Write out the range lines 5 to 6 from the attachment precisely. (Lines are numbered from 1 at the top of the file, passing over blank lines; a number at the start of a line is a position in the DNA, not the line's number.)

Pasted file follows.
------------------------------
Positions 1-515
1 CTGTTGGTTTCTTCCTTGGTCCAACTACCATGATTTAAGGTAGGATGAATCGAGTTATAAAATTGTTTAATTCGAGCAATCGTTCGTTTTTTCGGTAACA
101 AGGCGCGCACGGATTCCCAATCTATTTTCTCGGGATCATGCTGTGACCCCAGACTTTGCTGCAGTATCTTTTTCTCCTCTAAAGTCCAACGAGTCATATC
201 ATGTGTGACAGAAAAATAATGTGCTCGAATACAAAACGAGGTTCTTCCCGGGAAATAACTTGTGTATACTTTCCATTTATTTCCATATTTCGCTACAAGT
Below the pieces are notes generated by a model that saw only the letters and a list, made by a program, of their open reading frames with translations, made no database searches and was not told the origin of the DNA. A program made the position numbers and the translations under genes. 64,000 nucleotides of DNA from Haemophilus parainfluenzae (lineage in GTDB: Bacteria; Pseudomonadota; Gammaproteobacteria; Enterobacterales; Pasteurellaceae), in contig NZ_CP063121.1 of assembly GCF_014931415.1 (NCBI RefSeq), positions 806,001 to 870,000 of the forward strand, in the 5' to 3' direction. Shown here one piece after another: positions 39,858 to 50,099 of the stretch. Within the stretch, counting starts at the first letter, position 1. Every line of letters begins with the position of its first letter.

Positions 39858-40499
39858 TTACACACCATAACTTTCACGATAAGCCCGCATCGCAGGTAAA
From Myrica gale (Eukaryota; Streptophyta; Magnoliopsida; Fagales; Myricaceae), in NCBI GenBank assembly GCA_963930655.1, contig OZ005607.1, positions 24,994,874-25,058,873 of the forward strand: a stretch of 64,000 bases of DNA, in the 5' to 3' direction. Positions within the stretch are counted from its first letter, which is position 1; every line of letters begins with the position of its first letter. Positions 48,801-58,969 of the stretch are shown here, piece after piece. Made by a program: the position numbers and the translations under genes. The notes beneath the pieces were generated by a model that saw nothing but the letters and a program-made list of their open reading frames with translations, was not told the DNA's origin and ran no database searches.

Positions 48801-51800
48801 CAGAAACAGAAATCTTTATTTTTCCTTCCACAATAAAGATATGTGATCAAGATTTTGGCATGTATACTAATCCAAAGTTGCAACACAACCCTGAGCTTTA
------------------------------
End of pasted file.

Below the pieces are notes generated by a model that saw only the letters and a list, made by a program, of their open reading frames with translations, made no database searches and was not told the origin of the DNA. A program made the position numbers and the translations under genes. 64,000 nucleotides of DNA from Haemophilus parainfluenzae (lineage in GTDB: Bacteria; Pseudomonadota; Gammaproteobacteria; Enterobacterales; Pasteurellaceae), in contig NZ_CP063121.1 of assembly GCF_014931415.1 (NCBI RefSeq), positions 806,001 to 870,000 of the forward strand, in the 5' to 3' direction. Shown here one piece after another: positions 39,858 to 50,099 of the stretch. Within the stretch, counting starts at the first letter, position 1. Every line of letters begins with the position of its first letter.

Positions 39858-40499